Henry Wieman, a Washington area physician who had been missing since June 3, was found dead near Goshen Pass, Va., authorities said yesterday. His death by shotgun was labeled a suicide.
The 52-year-old doctor, known for his homespun wisdom and gentle sense of humor, was director of geriatrics at the Fort Lincoln Family Medicine Center in Prince George's County. He came to the clinic in 1997 from a practice in Worcester, Mass., where he also had been an assistant professor at the University of Massachusetts Medical Center. Wieman was featured in a May 30 Washington Post story on geriatric medicine.
"Everyone is just shattered," said Sister Carol Keehan, president of Providence Hospital in the District, who knew Wieman through the family practice residency program operated by Providence and Georgetown University. "He was not only a great physician, extremely competent and extremely well prepared . . . he was the most genuine human being."
Wieman's wife, Rebecca Reeve, reported him missing last week after he did not return to their Silver Spring home from a day of appointments, including the house calls that he made regularly. The following day, Montgomery County police released a missing-person bulletin with the license number of Wieman's red minivan, and it was the van, parked in a wooded area where campers and hikers often leave vehicles, that a Virginia game warden spotted Wednesday. A witness told authorities that he had seen the van parked there Sunday.
According to the Rockbridge County sheriff's office, Wieman's body was about 150 feet from a hiking trail. Lt. Larry Conner said a typed suicide note was left on a seat of the minivan, but he would not reveal its contents. He said the shotgun found at the scene had been bought by Wieman in late May.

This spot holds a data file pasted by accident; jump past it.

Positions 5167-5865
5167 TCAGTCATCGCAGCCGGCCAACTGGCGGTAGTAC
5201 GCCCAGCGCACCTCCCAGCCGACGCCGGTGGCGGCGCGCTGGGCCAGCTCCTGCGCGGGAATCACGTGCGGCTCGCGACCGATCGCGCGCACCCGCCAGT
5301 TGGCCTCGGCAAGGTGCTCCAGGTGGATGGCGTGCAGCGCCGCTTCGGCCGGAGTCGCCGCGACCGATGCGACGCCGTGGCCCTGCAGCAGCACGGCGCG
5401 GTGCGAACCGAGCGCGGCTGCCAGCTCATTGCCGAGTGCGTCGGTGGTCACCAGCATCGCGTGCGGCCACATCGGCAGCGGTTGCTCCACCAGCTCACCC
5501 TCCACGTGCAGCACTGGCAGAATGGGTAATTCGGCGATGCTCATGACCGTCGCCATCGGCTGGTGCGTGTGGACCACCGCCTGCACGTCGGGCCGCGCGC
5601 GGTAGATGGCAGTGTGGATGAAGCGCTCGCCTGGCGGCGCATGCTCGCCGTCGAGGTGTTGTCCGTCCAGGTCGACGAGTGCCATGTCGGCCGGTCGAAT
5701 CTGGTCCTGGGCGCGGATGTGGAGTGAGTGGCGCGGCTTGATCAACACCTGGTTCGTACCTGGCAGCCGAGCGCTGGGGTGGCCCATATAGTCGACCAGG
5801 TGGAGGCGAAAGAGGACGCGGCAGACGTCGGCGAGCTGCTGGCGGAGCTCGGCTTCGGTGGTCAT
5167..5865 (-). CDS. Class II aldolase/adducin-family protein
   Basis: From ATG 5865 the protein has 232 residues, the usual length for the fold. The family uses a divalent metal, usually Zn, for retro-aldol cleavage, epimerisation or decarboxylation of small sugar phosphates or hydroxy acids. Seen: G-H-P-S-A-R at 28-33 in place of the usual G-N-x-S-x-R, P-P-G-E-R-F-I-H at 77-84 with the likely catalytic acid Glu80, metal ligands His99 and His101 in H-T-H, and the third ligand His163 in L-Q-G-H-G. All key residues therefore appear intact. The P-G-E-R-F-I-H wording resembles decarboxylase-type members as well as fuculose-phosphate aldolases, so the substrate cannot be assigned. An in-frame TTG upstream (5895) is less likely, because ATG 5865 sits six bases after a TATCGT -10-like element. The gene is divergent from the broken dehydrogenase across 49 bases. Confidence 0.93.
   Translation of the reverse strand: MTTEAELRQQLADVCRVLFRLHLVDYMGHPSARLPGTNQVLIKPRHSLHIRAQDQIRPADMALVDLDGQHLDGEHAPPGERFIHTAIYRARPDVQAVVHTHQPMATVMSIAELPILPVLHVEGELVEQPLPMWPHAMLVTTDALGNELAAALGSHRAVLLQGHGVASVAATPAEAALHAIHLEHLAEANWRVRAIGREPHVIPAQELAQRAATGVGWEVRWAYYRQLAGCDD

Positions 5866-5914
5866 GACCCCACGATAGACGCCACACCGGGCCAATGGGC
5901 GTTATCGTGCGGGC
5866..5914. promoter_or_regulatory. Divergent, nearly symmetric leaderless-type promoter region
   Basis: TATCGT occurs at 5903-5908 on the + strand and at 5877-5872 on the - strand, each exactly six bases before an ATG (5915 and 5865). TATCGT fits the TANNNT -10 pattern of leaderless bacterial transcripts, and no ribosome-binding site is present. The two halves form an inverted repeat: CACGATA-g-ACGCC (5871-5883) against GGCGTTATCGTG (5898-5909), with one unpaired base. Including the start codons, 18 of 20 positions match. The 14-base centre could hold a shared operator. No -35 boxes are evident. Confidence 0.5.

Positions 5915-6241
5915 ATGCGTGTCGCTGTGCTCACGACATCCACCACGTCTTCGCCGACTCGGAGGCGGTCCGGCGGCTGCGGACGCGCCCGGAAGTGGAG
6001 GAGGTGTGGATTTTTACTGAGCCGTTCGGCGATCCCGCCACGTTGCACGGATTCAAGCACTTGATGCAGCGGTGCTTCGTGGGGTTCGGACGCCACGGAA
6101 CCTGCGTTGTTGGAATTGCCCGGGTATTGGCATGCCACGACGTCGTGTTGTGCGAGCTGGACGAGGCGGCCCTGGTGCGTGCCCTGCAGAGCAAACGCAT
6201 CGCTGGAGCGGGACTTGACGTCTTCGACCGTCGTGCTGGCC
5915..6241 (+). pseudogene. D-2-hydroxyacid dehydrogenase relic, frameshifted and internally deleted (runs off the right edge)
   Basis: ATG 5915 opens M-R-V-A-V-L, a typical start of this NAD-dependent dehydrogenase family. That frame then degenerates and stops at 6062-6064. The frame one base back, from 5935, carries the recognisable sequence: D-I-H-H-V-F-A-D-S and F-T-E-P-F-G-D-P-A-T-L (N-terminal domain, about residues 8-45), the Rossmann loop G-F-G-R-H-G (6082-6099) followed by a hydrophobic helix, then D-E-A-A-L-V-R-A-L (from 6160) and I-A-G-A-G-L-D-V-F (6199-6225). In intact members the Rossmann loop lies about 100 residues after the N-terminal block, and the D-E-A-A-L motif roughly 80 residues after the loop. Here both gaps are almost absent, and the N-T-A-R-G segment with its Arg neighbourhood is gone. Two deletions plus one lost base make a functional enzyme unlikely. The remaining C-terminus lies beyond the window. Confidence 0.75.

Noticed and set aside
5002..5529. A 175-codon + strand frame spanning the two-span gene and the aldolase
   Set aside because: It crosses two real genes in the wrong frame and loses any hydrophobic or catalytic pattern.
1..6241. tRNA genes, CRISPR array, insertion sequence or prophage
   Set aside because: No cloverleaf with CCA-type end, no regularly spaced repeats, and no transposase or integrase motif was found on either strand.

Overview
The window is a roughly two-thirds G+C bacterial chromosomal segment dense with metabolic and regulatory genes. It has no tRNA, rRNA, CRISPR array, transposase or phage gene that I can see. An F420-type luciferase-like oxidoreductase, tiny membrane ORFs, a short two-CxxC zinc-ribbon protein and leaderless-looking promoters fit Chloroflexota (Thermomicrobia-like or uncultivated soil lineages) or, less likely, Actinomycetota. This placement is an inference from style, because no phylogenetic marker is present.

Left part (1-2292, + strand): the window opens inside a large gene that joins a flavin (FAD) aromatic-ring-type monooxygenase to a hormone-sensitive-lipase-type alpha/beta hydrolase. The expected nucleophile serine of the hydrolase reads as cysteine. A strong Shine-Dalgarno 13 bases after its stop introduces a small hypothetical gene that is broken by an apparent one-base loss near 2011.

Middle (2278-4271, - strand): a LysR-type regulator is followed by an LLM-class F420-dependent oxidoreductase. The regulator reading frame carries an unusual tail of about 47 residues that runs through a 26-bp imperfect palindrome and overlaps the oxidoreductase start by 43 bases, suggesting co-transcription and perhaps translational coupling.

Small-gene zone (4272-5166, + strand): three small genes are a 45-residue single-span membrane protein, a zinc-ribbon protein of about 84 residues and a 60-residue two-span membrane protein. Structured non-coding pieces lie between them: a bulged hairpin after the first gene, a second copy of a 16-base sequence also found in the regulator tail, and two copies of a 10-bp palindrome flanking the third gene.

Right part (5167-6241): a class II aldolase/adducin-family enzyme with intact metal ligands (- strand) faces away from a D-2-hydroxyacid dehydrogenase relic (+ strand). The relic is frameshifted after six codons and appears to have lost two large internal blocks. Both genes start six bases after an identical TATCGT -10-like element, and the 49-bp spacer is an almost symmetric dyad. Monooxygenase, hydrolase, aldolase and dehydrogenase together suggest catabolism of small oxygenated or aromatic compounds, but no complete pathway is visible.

In the recent Post article, Wieman talked philosophically about aging. "It's not the mileage, it's the tread wear," he said. He greatly enjoyed his elderly patients, whom he considered "buddies," and it was quite obvious the feeling was reciprocated. "There's nothing more powerful than to listen to somebody's story, somebody's life," he said.
He was a big man, somewhat teddy-bearish in appearance, with hobbies that included photography. (He specialized in pictures of fire hydrants.) Knee problems from years of rugby had forced him to abandon pastimes such as dancing and hiking, and he recently had begun using a cane periodically -- a carved walking stick bought on a trip to the Shenandoah Mountains.
Arrangements for a memorial service, which will be held at Providence Hospital, are pending. Wieman is survived by his wife; two children, Robert W. Wieman of Raleigh, N.C., and Sarah E. Wieman of Atlanta; his father, Robert Wieman of Athens, Ohio; and four sisters, Jane Wieman of Kyoto, Japan; Derrith Wieman-Clark of Texas; Meg Wieman, of Waterloo, Iowa; and Ana Wieman of Seattle.
The family asks that in lieu of flowers, contributions be made to the Visiting Nurse Association Hospice in Washington.
Staff writer Maria Glod contributed to this report.